Wednesday 30 October 2013
[Albert Owen in the Chair]
Cancer Patient Experience
Motion made, and Question proposed, That the sitting be now adjourned.—(Amber Rudd.)
Mr Owen, it is a pleasure to have you chairing the debate on a subject that is important to many families up and down the country. Some 2 million people in the UK are living with or beyond cancer, and that figure is set to rise to 4 million by 2030. Although it is a cause for celebration that more people than ever survive after a diagnosis of cancer, a significant challenge must arise in ensuring that their clinical and human needs are met and that patients have the best possible experience.
Before turning to the nature of the challenge and the points I wish to raise, I pay tribute to all those who work in and support the many charities and voluntary organisations that address the challenge posed by cancer. There are many such organisations, but, with utter respect to all those involved in the field, I shall mention just a few: Macmillan Cancer Support, Cancer Research UK, Breakthrough Breast Cancer, Marie Curie Cancer Care, Breast Cancer Care, Beating Bowel Cancer, the Roy Castle Lung Cancer Foundation and the Teenage Cancer Trust. There are many others. They all do fantastic work and much to improve patient experience and give hope to many of our constituents.
The Government have set great store by patient experience and all the issues that naturally interest cancer patients. I warmly welcome my right hon. Friend the Prime Minister’s ambition to give every cancer patient the opportunity to be a research patient if he or she so wishes; that must interest many people in that position.
The UK now leads the world in recruiting cancer patients to take part in research. One in five cancer patients in the UK takes part in some form of research, which compares with 3% of people in a similar position in the United States. I pay tribute to the research of Cancer Research UK in that regard. Last year, 36,000 patients took part in its trials in this country.
I welcome the fact that NHS England has said that it plans to continue the important national cancer patient experience survey. The results of the 2012-13 survey showed that there is room for improvement in some areas of care. I make that point not as a criticism of the NHS, but to highlight areas where there is room for improvement. Macmillan Cancer Support highlighted some such areas in particular, and has urged Ministers to take notice of and act on them. I urge Ministers to listen to the representations being made to them by Macmillan Cancer Support and others.
The national cancer patient experience survey highlighted several important issues, and I will mention three. The first is care planning and information. The most recent cancer patient experience survey reveals that before starting treatment, 45% of patients were not fully informed about the side effects that could affect them in future, that 78% were not offered a written assessment and care plan, and that 41% were not given enough support from health and social services after leaving hospital. As a result, not all patients felt that their families were given all the information needed to help care for them at home. That is clearly an area where there is room for improvement.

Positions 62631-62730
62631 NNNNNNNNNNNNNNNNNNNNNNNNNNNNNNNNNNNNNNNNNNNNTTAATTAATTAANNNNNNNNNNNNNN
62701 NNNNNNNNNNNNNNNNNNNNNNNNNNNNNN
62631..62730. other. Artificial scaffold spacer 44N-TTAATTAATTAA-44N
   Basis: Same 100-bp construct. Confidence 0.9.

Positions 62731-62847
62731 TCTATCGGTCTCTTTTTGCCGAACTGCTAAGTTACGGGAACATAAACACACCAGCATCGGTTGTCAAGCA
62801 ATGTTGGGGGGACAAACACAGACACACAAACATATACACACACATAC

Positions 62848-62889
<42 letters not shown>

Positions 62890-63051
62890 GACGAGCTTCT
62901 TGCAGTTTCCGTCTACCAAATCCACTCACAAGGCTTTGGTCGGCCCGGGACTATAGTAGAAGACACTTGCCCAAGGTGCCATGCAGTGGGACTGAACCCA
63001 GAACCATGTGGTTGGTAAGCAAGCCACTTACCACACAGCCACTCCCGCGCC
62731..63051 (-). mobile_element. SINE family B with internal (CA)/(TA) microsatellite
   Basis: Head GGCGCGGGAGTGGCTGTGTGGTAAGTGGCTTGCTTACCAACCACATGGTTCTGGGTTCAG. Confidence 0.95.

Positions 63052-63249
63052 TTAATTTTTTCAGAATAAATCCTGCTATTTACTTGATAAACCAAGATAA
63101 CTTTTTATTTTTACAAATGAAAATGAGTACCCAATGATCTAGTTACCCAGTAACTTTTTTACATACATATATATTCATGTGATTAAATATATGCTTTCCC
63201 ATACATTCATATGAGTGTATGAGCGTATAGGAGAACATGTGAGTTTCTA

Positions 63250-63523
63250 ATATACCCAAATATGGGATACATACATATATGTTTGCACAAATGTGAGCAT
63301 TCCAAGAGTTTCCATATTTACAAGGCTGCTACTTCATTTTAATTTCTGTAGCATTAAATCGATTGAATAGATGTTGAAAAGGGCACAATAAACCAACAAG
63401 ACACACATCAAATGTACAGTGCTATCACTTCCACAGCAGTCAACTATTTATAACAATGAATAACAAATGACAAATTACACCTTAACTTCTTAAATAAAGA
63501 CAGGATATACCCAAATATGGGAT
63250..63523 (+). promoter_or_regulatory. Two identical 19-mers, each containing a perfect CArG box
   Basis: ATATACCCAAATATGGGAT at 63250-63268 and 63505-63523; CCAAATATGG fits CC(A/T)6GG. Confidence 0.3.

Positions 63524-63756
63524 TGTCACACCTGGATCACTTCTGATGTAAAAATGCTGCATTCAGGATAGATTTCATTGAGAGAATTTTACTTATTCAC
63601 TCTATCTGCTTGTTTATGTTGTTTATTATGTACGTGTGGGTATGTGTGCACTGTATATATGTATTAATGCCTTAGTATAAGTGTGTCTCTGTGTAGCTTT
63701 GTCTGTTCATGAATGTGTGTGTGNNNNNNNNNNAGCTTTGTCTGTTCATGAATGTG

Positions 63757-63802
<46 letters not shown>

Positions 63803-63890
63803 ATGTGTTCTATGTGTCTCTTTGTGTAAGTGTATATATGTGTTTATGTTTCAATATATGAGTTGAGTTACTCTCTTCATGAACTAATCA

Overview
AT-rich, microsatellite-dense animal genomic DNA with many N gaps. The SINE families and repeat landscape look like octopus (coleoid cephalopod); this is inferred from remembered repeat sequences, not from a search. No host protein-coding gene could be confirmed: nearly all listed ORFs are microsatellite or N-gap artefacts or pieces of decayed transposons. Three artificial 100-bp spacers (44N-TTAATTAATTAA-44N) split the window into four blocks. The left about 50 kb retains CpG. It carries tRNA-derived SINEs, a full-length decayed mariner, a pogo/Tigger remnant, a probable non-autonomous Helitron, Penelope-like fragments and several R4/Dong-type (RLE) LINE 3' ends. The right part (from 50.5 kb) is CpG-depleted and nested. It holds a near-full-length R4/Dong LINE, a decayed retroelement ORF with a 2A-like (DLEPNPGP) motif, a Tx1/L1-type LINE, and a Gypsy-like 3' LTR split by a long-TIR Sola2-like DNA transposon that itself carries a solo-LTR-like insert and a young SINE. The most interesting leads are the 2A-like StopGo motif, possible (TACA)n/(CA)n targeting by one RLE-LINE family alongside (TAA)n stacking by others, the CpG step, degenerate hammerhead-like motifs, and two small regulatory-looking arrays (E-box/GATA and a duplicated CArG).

I congratulate the hon. Gentleman on obtaining this important debate. He mentioned Macmillan, which says in the research paper on the survey:
“The lack of basic care, dignity and respect experienced by cancer patients in hospital is shocking.”
It also says that 15% of patients experienced humiliation. That should not happen to someone suffering from cancer.
The hon. Gentleman makes an excellent point, and some of the matters I will turn to in due course underline its strength. May I apologise to hon. Members? I mentioned NHS England, because that is what the survey covers, but I will turn to the situation in Northern Ireland, Wales and Scotland in due course. I am delighted that so many Members from Northern Ireland are here this morning.
The next issue is financial support. Cancer patients and their families obviously need financial support, just as everybody else does. Although significant progress has been made since the first cancer patient survey in 2010, almost half of patients who would have liked information about how to get financial help or benefits still do not receive it.
I congratulate my hon. Friend on securing this hugely important debate. He mentioned the importance of financial advice and support, but does he agree that service design is also important? I came across a case of one constituent, David Wilson, who, while undergoing chemotherapy, received 270 different pieces of paper from our city council in just one month—August this year. It is vital that we design services so that Her Majesty’s Revenue and Customs, local councils and the Department for Work and Pensions work together to make life for patients easier and simpler and to ensure that they understand the financial entitlements.